First, these extremists want to end American and Western influence in the broader Middle East, because we stand for democracy and peace and stand in the way of their ambitions.

The problem with this statement is by ascribing this goal to terrorists, it distorts the legitimate grievances many Arabs have about American intervention in the region. In the Middle East historically, the United States does not stand for democracy and peace, but for propping up and/or supporting corrupt authoritarian governments. It is no great secret that bin Laden’s original target was not the US, but the Saudi Arabian leadership. He moved to the US only because of our support for that leadership. It seems pretty clear that in most Mid East governments, it is the government that remains pro-US because of the support it gets even while the public, the vast majority of which has nothing to do with terrorist organizations, are so staunchly anti-US.

It is perhaps telling that the one country in the region in which this trend is reversed, in which it is the public that is perhaps the most pro-US in the region, is Iran. In his book, Longitudes and Attitudes, Thomas Friedman notes (reasonably) that this is because Iranians cannot blame us for their own government failures. America, to them, does not meddle in their internal affairs, or do anything to support or protect their government.

Secondly, the militant network wants to use the vacuum created by an American retreat to gain control of a country, a base from which to launch attacks and conduct their war against non-radical Islam governments. Third, these militants believe that controlling one country will rally the Muslim masses, enabling them to overthrow all moderate governments in the region and establish a radical Islamic empire that spans from Spain to Indonesia.

This may be true as far as it goes but so what? Every country, including the US, has fringe groups that have the same goals. But as Juan Cole asks, “But who thinks this particular crackpot plan is in any way feasible? Look at America's friends in the Middle East-- Morocco, Algeria, Tunisia, Egypt, Jordan, the Palestinian Authority, Israel, Saudi Arabia, Kuwait, Bahrain, Qatar, the UAE, Yemen, Oman, Pakistan, etc., etc. Which one of them is on the verge of being taken over by al-Qaeda? Why, al-Qaeda had to plan out 9/11 from Europe because it could not operate in the Middle East! An al-Qaeda meeting in Cairo would have had more Egyptian government spies in attendance than radical fundamentalists!”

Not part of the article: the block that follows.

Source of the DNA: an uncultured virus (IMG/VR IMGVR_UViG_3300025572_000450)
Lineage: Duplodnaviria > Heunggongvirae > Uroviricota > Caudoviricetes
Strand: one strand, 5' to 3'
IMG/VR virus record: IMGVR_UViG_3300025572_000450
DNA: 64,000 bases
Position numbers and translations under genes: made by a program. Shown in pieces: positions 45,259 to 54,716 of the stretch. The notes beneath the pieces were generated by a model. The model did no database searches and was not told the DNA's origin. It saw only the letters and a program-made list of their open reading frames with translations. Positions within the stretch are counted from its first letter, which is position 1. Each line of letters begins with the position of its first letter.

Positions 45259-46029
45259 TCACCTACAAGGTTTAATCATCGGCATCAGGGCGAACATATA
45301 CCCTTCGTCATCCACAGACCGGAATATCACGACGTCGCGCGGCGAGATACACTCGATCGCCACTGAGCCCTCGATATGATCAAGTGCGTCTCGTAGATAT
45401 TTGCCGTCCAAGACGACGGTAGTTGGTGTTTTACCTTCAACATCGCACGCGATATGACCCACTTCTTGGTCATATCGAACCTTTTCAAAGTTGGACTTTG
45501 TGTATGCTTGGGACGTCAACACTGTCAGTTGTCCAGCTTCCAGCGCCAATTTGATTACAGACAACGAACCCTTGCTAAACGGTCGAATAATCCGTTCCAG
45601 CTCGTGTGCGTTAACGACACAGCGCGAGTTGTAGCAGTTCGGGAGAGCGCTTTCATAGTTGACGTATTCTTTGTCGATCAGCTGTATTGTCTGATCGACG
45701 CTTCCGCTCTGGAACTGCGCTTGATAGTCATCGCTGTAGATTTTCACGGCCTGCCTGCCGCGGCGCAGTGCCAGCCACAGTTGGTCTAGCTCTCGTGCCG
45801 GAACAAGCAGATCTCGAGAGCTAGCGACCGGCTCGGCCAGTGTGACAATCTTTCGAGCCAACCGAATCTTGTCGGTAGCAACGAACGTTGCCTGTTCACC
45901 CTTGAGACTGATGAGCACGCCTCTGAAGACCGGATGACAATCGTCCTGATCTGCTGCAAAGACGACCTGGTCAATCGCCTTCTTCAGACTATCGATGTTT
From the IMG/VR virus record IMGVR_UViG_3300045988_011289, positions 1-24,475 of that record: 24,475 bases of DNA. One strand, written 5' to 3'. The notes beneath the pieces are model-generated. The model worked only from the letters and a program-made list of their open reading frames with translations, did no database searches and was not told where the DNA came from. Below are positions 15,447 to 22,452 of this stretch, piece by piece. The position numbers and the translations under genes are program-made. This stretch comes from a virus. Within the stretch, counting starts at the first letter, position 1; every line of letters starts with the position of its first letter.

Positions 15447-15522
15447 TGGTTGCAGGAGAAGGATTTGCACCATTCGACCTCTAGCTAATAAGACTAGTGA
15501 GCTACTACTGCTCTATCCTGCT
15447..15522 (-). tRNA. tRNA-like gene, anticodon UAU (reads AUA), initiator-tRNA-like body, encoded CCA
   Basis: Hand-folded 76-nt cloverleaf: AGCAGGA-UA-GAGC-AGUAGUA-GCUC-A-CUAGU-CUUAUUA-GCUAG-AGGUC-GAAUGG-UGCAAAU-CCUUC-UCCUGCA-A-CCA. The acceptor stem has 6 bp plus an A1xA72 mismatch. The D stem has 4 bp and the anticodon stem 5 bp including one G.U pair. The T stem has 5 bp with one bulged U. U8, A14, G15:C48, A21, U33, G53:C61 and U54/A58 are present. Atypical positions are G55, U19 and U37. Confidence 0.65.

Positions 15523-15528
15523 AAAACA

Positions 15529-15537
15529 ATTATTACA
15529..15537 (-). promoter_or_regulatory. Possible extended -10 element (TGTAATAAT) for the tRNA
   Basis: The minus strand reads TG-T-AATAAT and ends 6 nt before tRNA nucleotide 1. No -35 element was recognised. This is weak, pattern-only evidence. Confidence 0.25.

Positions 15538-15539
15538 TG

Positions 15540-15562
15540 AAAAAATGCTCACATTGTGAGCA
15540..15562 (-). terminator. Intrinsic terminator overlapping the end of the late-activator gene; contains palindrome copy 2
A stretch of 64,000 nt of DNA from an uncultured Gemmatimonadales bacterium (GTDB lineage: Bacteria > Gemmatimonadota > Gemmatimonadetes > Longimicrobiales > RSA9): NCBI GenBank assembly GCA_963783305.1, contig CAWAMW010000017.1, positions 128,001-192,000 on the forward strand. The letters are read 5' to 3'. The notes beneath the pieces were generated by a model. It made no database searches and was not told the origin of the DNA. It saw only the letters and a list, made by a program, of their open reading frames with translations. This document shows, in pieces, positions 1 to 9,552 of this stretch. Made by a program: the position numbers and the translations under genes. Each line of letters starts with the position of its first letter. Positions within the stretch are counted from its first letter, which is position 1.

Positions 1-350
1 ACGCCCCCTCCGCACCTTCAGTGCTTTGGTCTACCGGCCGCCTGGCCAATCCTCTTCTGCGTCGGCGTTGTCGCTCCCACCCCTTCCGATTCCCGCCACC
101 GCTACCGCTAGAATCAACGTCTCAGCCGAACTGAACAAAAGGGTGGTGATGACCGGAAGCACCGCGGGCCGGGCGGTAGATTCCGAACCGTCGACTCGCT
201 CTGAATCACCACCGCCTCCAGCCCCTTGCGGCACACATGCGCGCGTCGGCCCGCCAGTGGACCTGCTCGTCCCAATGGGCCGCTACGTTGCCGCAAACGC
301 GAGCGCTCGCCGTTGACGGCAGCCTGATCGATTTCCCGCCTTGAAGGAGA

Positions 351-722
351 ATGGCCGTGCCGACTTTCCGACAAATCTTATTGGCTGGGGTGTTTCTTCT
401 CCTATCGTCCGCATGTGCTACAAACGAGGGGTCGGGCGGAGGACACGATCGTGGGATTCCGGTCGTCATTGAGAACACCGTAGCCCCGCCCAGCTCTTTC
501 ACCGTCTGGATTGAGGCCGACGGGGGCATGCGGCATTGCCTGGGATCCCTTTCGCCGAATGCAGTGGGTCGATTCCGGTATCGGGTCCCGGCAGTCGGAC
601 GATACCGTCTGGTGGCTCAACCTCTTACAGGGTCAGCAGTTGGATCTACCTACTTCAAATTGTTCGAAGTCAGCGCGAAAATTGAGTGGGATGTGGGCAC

In his article, The War Bin Laden Wanted: How the U.S. played into the terrorist’s plan, Paul W. Schroeder makes a compelling case that our rhetorical response to bin Laden (hyping the organization up to a great national and international threat with tremendous power and potential) is exactly what AQ wanted.

“A revolutionary or terrorist movement has much to gain from getting a real government to declare war upon it. This gives the movement considerable status, putting it in some sense in the same league with the government with which it is now recognized as at war. No sensible government wishes to give such quasi-legitimacy to a movement it is trying to stamp out.”

Schroeder goes on to explain why bin Laden attacked us on 9/11, despite that fact that there was zero chance it would lead to an American retreat from the region. “The only sensible answer,” he says, “once the foolish and inadequate ones are discarded, is that Osama bin Laden anticipated the American reaction and wanted it. His purpose in attacking the United States directly in its homeland was to get the American government to do what it had not done in response to his previous attacks: to declare an all-out war against him and al-Qaeda and a worldwide War on Terror led and organized by the United States, with every other country in the world summoned to follow and support or be considered an enemy…. Deliberately provoking the United States into open, declared war against him, his forces, radical Islamism, and worldwide terrorism was bin Laden’s way of expanding a struggle he was already waging but losing, one he could not win on account of its insoluble contradictions, into a larger war free from internal contradictions that he could hope ultimately to win. To put it in a nutshell, Osama bin Laden needed the United States as a declared enemy to enable him to win his war against his primary enemies and thus achieve his goals.”

When Bush implies that bin Laden and AQ actually have the potential to “use the vacuum created by an American retreat to gain control of a country,” he does nothing but remind fence-sitters in the Middle East that instead of being a group of unorganized criminals, AQ has tremendous potential for political power, and might even be able to “establish a radical Islamic empire that spans from Spain to Indonesia.” Not a smart strategy in my mind.